As with anything, this centre takes practice! Students are so used to being told to stay in one place during this time, that an invitation to move around the room could lead to chaos... if you don't spend lots of time showing your students exactly what you expect. I show my students how to walk allllll around the classroom and I model looking in all kinds of interesting places - up high, down low, under things, in things - letters and words are everywhere! You should also show them where not to look, if you have some off-limits places (for example, my students are not allowed behind my desk. Ever!). I model how to walk around without distracting other groups, and explain how there is no need to talk during this centre. Even though they technically have a partner, this centre is to be completed independently.
MAKE IT SEASONAL - IF YOU WANT!
Once we have the routine and behaviour expectations down pat, I love using Écris la salle to get my students writing seasonal vocabulary. I "hide" labelled pictures all around the classroom with seasonal words on them, and provide my students with a sheet that has a black and white version of each picture and space to write the word. Their job is to try and write as many of the words as they can. I don't actually have any Écris la salle sets in my own TPT store, but I buy them from Penny's Primary Printables. There are other TPTers who offer them, but hers are definitely my favourites! Her sets have lots of words - more than enough to keep my students searching and writing for the whole rotation. There is also a lot of value in her sets, as they come with colour-by-word sheets and puzzles that feature the same vocabulary. I even use the colouring sheets as part of my Écris la salle centre - after everyone has had a turn to find the words once, I add a marker (normally by taping it to the wall haha) beside each of the words featured in the colour-by-word sheets and my students walk around and look for the colours that they need to complete the sheet.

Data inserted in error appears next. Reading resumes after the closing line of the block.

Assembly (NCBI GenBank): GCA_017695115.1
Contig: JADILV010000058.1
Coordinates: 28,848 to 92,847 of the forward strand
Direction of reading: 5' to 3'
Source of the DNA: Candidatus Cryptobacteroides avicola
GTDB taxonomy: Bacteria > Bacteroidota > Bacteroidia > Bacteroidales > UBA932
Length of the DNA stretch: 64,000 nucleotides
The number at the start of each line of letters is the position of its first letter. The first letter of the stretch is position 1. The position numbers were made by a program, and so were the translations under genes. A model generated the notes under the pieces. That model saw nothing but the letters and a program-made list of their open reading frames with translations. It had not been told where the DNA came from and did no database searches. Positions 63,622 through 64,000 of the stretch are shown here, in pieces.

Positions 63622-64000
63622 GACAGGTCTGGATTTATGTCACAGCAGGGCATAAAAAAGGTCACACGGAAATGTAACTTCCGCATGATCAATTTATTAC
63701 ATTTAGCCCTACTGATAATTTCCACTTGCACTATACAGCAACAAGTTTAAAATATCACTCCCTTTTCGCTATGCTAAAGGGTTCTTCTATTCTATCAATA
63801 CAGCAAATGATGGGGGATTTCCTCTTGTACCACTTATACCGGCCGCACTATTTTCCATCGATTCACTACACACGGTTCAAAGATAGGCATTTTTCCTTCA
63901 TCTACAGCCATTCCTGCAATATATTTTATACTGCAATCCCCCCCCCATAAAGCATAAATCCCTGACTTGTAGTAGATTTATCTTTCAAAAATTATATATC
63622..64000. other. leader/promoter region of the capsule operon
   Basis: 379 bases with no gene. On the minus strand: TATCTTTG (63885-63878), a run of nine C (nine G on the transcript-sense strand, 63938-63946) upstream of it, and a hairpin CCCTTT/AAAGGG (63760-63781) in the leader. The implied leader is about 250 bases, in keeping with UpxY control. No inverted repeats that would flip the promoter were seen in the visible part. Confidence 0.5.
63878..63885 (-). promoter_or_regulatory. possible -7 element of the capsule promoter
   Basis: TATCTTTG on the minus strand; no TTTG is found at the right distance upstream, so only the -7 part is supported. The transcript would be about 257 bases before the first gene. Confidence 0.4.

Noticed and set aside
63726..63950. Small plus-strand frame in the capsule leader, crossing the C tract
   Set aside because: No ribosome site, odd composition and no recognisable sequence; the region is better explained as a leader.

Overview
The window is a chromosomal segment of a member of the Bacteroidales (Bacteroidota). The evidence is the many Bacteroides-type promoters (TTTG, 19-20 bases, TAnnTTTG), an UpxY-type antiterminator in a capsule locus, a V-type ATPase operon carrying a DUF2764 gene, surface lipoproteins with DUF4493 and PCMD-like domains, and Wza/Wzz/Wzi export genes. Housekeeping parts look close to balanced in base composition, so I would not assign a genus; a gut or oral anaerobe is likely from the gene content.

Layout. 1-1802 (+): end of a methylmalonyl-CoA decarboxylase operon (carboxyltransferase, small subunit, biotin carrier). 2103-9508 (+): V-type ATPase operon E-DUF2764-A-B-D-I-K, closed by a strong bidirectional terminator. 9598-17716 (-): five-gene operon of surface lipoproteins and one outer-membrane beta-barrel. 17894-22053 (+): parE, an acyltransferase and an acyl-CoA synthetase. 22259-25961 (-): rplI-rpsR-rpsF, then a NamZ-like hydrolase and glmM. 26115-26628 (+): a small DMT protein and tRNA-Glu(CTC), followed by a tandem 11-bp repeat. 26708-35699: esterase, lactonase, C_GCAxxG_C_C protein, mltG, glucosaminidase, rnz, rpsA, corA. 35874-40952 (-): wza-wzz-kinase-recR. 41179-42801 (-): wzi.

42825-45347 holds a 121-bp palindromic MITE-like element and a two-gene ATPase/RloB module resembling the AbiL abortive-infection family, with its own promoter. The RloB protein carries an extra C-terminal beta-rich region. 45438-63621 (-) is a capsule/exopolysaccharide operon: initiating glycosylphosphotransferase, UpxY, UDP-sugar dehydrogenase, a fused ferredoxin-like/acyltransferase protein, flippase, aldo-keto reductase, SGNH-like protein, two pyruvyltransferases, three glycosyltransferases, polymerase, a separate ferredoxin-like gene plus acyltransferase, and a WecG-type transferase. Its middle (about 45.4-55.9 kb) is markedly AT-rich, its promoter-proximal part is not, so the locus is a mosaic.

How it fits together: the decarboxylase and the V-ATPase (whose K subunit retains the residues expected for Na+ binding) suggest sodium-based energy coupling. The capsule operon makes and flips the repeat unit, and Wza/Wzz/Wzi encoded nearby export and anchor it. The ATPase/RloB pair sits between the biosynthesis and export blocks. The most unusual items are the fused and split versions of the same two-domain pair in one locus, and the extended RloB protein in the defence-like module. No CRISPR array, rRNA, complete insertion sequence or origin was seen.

If you decide to make your Écris la salle centre seasonal and use vocabulary words, make sure to review the words with your students multiple times - before sending them off to find them, and a few more times as well. Otherwise, they are basically just writing gibberish! We want them to be thinking about each word (en français) as they are looking for it and writing it down, and hopefully noticing how the letters that they are writing contribute to the word as a whole. I also suggest that you model writing the whole word - some students may try to get away with just putting a check mark or writing only the article ;)
As you can see, there are LOTS of ways to make Écris la salle work for you in your classroom! While it can seem a bit counter-intuitive to encourage your students to walk all around the room during centre time when you want them quiet and focused, it actually works out very well. Depending on your group size, there will only be a couple of students at this centre at a time, and students LOVE scavenger hunts! The more engaged they are, the more focused they will be. You could even tap into their natural sense of play and provide them with magnifying glasses or detective badges to really sell them on it!
Do you use Écris la salle in your classroom? How long have you been doing it? What do you have your students write? Is it the most popular centre in your classroom, too? Let me know in the comments below!